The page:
Other than “the statement was communicated to a third party” — the ADL’s tweets, press releases, and comments by its CEO Jonathan Greenblatt were obviously public and widely disseminated — Musk will have an extremely difficult time establishing any of the required legal elements in court, and there isn’t any conceivable evidence that discovery could turn up that would contradict the veritable mountains of evidence currently available to anyone with five minutes of internet access.

A mountain of true statements of fact

One of Musk’s biggest challenges in proving his case is the staggering volume of antisemitic content easily found on Twitter over the past year, coupled with the well-publicized complaints of such content being reported but either ignored by the skeleton staff remaining on Twitter’s moderation team, or worse, amplified by Musk himself.

Yair Rosenberg, a staff writer for The Atlantic, retweeted a thread by The Sparrow Project showing a significant spike in antisemitic and racist content on Twitter since Musk’s troubled tenure began, and noted that the “[a]ctual straightforward data” came from “Twitter’s own API” — the platform’s publicly accessible search functions — “being scanned for antisemitic catchphrases.”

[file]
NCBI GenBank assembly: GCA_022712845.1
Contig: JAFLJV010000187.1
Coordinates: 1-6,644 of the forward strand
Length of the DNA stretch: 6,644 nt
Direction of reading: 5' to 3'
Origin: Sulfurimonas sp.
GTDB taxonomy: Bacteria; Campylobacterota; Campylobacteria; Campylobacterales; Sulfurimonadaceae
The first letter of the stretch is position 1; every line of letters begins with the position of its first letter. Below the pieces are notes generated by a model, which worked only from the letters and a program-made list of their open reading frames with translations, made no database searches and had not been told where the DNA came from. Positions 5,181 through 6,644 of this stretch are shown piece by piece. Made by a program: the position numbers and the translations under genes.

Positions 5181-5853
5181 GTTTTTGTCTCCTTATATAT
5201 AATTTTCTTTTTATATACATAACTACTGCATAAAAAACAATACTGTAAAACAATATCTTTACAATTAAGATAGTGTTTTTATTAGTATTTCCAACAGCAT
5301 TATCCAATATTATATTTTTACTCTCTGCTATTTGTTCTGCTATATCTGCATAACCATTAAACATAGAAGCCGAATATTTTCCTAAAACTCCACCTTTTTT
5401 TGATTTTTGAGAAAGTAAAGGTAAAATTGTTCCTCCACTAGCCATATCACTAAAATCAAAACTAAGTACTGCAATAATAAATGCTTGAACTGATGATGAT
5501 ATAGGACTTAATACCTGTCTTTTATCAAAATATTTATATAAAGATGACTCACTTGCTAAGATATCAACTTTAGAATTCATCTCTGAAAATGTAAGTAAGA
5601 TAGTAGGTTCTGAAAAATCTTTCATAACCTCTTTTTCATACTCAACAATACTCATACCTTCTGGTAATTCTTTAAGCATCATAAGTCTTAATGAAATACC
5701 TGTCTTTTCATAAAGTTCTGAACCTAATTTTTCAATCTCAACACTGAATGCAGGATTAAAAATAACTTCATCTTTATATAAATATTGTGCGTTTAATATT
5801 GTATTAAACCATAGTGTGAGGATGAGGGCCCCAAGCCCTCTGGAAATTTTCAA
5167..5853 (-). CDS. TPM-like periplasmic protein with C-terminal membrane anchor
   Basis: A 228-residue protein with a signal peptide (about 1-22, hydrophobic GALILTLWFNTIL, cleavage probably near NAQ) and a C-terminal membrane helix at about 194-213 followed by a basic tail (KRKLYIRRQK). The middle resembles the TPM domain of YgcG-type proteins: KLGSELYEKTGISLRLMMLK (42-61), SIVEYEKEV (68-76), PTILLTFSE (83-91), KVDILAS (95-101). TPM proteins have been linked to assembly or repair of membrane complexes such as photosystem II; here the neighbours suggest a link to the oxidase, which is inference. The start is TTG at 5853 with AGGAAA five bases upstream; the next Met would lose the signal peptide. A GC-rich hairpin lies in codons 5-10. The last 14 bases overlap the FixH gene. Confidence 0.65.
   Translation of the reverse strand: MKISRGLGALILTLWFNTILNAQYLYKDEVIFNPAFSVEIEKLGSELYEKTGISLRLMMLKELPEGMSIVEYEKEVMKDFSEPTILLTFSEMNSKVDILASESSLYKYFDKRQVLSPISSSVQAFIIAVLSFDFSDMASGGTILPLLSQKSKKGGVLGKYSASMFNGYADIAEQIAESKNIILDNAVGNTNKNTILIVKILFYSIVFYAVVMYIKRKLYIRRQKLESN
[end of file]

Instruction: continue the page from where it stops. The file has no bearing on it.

On Monday, Claire Berlinski posted on her Substack a carpal-tunnel-inducing collection of screenshotted tweets to scroll through, showing some of the patently vile content Musk’s Twitter has not just condoned, but promoted through its “Trending Topics,” and explained how he has weaponized his massive digital spotlight to boost the seething, hateful dregs of the Twitterverse when he engages with their tweets:

Here’s what happens: When Musk calls attention to someone that way, he makes them famous, immediately. It directs a human tidal wave of attention—some 140 million Elon Musk fans—to their accounts. When he calls attention to these loathsome radical losers, they suddenly garner more attention than they ever have before in their pathetic lives and ever otherwise would.

Usually, Musk doesn’t explicitly endorse the most outrageously antisemitic thing the outrageous antisemite has said. He likes or retweets or responds to something that, taken independently, is just ambiguous enough that it might be hard to construe it as antisemitic if you were, for example, an irretrievable imbecile.

But Musk has turned all of Twitter into a giant engine for knowing what Musk is thinking, at all times. It’s inescapable. This means that every time Musk “likes” an antisemitic account, or replies, “concerning!” to one of its lunatic claims, some 140 million aimless, vague, discontented young men learn all about this fascinating theory that Jews secretly rule the world.